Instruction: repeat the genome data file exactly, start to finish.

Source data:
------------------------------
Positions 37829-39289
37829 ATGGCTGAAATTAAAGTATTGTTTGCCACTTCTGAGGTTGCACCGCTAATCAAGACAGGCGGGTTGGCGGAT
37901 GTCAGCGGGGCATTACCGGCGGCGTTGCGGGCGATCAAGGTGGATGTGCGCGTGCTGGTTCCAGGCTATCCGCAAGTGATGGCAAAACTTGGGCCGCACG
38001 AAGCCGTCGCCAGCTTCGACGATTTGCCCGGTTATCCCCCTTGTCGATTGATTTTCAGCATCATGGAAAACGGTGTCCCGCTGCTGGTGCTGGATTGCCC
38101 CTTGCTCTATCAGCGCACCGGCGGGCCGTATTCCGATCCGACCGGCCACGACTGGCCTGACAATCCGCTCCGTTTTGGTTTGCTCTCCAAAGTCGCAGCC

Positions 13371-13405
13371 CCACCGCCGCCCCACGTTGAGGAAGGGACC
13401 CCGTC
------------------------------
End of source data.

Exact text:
Positions 37829-39289
37829 ATGGCTGAAATTAAAGTATTGTTTGCCACTTCTGAGGTTGCACCGCTAATCAAGACAGGCGGGTTGGCGGAT
37901 GTCAGCGGGGCATTACCGGCGGCGTTGCGGGCGATCAAGGTGGATGTGCGCGTGCTGGTTCCAGGCTATCCGCAAGTGATGGCAAAACTTGGGCCGCACG
38001 AAGCCGTCGCCAGCTTCGACGATTTGCCCGGTTATCCCCCTTGTCGATTGATTTTCAGCATCATGGAAAACGGTGTCCCGCTGCTGGTGCTGGATTGCCC
38101 CTTGCTCTATCAGCGCACCGGCGGGCCGTATTCCGATCCGACCGGCCACGACTGGCCTGACAATCCGCTCCGTTTTGGTTTGCTCTCCAAAGTCGCAGCC

Positions 13371-13405
13371 CCACCGCCGCCCCACGTTGAGGAAGGGACC
13401 CCGTC